The Creataceous-Tertiary History of Bryce Canyon

by Jesse Mausner


In mid to late Cretaceous times, from about 100 to 80 million years ago, there existed a large, extensive interior seaway in the Western interior foreland basin of North America. This foreland basin was formed just to the east of the Sevier Orogenic belt, which reached as far east as Wyoming and central Utah. This Sevier orogeny was most active during late Cretaceous times, and it caused subsidence of the foreland basin to its east, deepening the waters of the interior seaway. Approximately 80 million years ago, North America was migrating westward, and was sliding over the edge of the Pacific plate. This westward movement caused great compressional forces that spread eastward across western America. This soon became the Laramide Orogeny- another mountain building episode further east than the Sevier belt. The Laramide orogeny began to form the present day Rocky Mountains, and by about 60 million years ago, the region of southern Utah that is now Bryce Canyon was covered by an extensive system of marine lakes that were connected to the interior seaway further to the east. During this time, Bryce's most distinct formation- the Wasatch limestone- was deposited. This formation is striking for its many colors and different textures, it is not a uniformly limestone formation. The lake that it was formed in, called "Lake Flagstaff", covered thousands of square miles, but changed in size, shape, and sea level frequently. These changes are all reflected in the formation, as well as changes in sediment load and types of sediment deposited. The Wasatch formation grades from pure limestone to calcium-rich mudstones, to sandstone, conglomerate, and even limey shales. The alternating beds of the Wasatch formation are striking in color and texture, which helps give the formations at Bryce their scenic beauty. The red and pink colors of certain parts of the formation are from iron oxides, likely deposited at a time when the lake was a fairly inhospitible and oxygen-free environment. Beneath the Wasatch limestone is a large erosional unconformity representing millions of years of missing rock record, underneath which lies sandstone that is strikingly different from the Wasatch formation. As the Paleocene progressed, the interior seaway began to drain, and the marine waters receded from the foot of the Sevier orogenic belt to the east permanently. The region that is Bryce Canyon, however, was not uplifted until after the Oligocene (~35 mya), when there was extensive volcanic activity throughout southwestern Utah. No volcanic rocks are found within Bryce, but there are many on the park's periphery. Uplifting of the area began in mid-Miocene time, about 16 million years ago. The elevation of the Colorado Plateau began at this time, along with the Basin and Range Orogeny. The Colorado Plateau was uplifted more than 1.5 kilometers, and the faulting associated with this uplift broke the western part of the plateau into a few blocks called the High Plateaus. Bryce Canyon is located on one of these plateaus, called the Paunsaugunt Plateau. Much of the extensive faulting and jointing that is visible within Bryce today happened during this period of uplift. As this plateau was uplifted, the drainage systems began to carve their way into it, and the Paria river (a tributary of the Colorado) cut directly into the Paunsaugunt Plateau. The waters of the Paria easily cut through the soft Wasatch formation limestone, and are responsible for many of the spectacular erosional landforms at Bryce today. Weathering and erosion are the two dominant factors in the formation of the unusual shapes of rock at Bryce. When caprock (a piece of rock that is more resistant to weathering than its underlying rock) is exposed, weathering and erosion act on rocks beneath and surrounding the caprock, leaving the skyscraper-like formations at Bryce known as Hoodoos. The Wasatch formation has many joints (planes of weakness) that are vulnerable to weathering and erosion, so weathering and erosional processes along these joints causes the rocks to take certain shapes, like those we see today.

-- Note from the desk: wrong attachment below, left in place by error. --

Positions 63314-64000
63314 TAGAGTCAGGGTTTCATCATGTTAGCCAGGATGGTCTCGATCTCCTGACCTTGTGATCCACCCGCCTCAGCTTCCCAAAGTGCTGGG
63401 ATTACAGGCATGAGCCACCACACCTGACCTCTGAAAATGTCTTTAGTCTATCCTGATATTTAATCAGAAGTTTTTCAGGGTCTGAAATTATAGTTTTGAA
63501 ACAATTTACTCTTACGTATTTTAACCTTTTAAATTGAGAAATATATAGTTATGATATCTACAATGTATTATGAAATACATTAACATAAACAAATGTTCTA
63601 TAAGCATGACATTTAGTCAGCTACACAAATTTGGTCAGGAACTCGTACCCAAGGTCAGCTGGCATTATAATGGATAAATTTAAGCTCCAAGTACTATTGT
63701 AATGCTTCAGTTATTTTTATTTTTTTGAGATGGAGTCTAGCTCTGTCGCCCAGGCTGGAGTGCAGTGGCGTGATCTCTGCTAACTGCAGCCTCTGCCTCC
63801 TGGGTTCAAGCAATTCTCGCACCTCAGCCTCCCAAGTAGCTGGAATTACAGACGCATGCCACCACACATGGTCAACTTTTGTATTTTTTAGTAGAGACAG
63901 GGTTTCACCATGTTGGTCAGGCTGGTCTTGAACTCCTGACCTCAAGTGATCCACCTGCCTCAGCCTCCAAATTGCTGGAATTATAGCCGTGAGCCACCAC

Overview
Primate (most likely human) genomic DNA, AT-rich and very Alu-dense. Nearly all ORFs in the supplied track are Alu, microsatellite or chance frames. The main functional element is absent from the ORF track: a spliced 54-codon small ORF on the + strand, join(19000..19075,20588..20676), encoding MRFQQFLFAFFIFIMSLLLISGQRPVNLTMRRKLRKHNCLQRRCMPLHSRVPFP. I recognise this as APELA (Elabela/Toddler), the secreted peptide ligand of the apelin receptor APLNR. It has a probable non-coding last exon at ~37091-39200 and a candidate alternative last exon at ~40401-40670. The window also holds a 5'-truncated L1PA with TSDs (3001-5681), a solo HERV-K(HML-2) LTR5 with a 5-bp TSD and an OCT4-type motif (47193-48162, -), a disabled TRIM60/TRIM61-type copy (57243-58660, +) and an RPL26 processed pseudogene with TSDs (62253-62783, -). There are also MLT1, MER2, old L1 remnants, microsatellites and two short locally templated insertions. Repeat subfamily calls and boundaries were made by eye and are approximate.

Links for further information:


National Park Service Page:




  1. 1. Bezy, John, Bryce Canyon: The Story Behind The Scenery, KC Publications, 1981, Las Vegas, Nevada.
  2. 2. Lindquist, Robert C., The Geology of Bryce Canyon National Park, Bryce Canyon Natural History Association, 1977, Salt Lake City, Utah.
  3. 3. Martinson, V., Heller, P.L., and Frerichs, W.E., "Distinguishing middle late Cretaceous tectonic events from regional sea-level change using foraminiferal data from the U.S. Western Interior", Geological Society of America Bulletin, v. 110, no. 2, p. 2568.
  4. 4. Abstracts With Programs- Geological Society of America, v. 24, n. 6, p.55; v. 28, n. 7, p. 64-66, 123-24.